Self Employed Class – What Are Cultural and Athletic Activities?

Canada’s Self-Employed Program seeks to attract to Canada individuals who have the intention and ability to become self-employed in Canada. Self-employed persons are required to have either:

  • relevant experience that will make a significant contribution to the cultural or athletic life of Canada or
  • experience in farm management and the intention and ability to purchase and manage a farm in Canada.

The farm management component of the program closed on March 10, 2018.

Eligibility – Athletics and Cultural Experience

The Immigration, Refugees and Citizenship Canada (“IRCC”) website states that to qualify for the Self-Employed Program applicants must show that they:

  • have relevant experience;
  • intend and be able to be self-employed in Canada; and
  • can contribute to Canada’s economy in one of the required areas.

“Relevant experience” under the Self-Employed Program means at least two years of experience during the period starting five years before a person applies for permanent residence and ending by the time the visa is issued. The experience must be:

  • for cultural activities:
    1. two one-year periods being self-employed in cultural activities, or
    2. two one-year periods participating at a world-class level in cultural activities, or
    3. a combination of a one-year period described in (1.) above, and a one-year period described in (2.) above.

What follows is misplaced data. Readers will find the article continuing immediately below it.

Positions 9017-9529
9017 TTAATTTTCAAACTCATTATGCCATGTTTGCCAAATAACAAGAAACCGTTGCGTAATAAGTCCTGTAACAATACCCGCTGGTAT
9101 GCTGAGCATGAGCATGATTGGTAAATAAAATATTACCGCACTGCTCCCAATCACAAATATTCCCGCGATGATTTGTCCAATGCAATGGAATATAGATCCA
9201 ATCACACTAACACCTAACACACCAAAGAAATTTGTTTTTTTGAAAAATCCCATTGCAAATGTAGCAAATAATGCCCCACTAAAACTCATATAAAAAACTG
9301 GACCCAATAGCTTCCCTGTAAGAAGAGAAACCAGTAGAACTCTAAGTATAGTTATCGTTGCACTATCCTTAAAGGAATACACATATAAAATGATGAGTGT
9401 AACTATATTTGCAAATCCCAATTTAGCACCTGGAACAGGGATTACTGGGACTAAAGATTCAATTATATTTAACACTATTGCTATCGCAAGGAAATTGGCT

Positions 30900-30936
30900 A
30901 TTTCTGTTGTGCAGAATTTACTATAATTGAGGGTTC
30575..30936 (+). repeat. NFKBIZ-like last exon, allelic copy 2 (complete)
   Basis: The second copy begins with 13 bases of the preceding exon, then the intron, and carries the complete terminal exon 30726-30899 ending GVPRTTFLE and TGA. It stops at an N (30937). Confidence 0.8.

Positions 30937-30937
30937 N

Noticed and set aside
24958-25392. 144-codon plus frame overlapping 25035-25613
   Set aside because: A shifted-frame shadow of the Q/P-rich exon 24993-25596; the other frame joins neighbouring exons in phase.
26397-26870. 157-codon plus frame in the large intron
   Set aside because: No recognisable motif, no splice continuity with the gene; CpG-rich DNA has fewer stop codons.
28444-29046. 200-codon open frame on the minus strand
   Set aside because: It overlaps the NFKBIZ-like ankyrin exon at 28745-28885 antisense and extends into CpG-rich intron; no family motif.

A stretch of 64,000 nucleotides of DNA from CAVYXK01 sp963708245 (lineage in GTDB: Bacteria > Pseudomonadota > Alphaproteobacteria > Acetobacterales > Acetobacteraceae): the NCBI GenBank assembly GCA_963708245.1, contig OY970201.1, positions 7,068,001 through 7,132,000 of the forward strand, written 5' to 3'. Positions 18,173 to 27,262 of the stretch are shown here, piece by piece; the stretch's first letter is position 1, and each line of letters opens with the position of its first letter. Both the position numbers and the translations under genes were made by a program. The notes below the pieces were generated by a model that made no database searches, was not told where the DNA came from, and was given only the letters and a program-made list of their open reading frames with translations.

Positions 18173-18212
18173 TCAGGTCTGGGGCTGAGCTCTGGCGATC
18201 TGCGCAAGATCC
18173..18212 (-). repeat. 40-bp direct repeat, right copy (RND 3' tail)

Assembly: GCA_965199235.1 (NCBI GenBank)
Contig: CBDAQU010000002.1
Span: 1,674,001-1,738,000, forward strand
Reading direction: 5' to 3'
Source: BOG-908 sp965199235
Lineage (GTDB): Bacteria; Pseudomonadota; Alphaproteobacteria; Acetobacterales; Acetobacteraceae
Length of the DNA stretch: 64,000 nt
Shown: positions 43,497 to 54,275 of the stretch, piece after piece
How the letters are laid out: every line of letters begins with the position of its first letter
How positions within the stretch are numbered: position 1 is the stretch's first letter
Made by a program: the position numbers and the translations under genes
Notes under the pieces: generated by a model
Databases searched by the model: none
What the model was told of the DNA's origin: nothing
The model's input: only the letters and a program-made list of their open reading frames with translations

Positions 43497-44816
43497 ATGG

• for athletics:
    1. two one-year periods being self-employed in athletics, or
    2. two one-year periods participating at a world class level in athletics, or
    3. a combination of a one-year period described in (1.) above, and a one-year period described in (2.) above.

What Are Cultural Activities? 

According to the IRCC website, “cultural activities” include jobs generally seen as part of Canada’s artistic and cultural fields. Examples include:

  • authors and writers,
  • creative and performing artists,
  • musicians,
  • painters,
  • sculptors and other visual artists,
  • technical support and other jobs in motion pictures,
  • creative designers and
  • craftspeople.

The IRCC website further states that a full-list of qualifying activities can be found here.

Would someone who has practiced Chinese medicine and intends to practice Chinese medicine in Canada have the relevant experience under the program?

No. In Ding v. Canada (Citizenship and Immigration), 2010 FC 764, Justice Beaudry noted that cultural activities are meant to be those as ordinarily understood to be part of the arts.  Thus, the Court ruled that there is no basis on which to conclude that experience in a Chinese therapeutic massage clinic and training center falls within the meaning of cultural activities.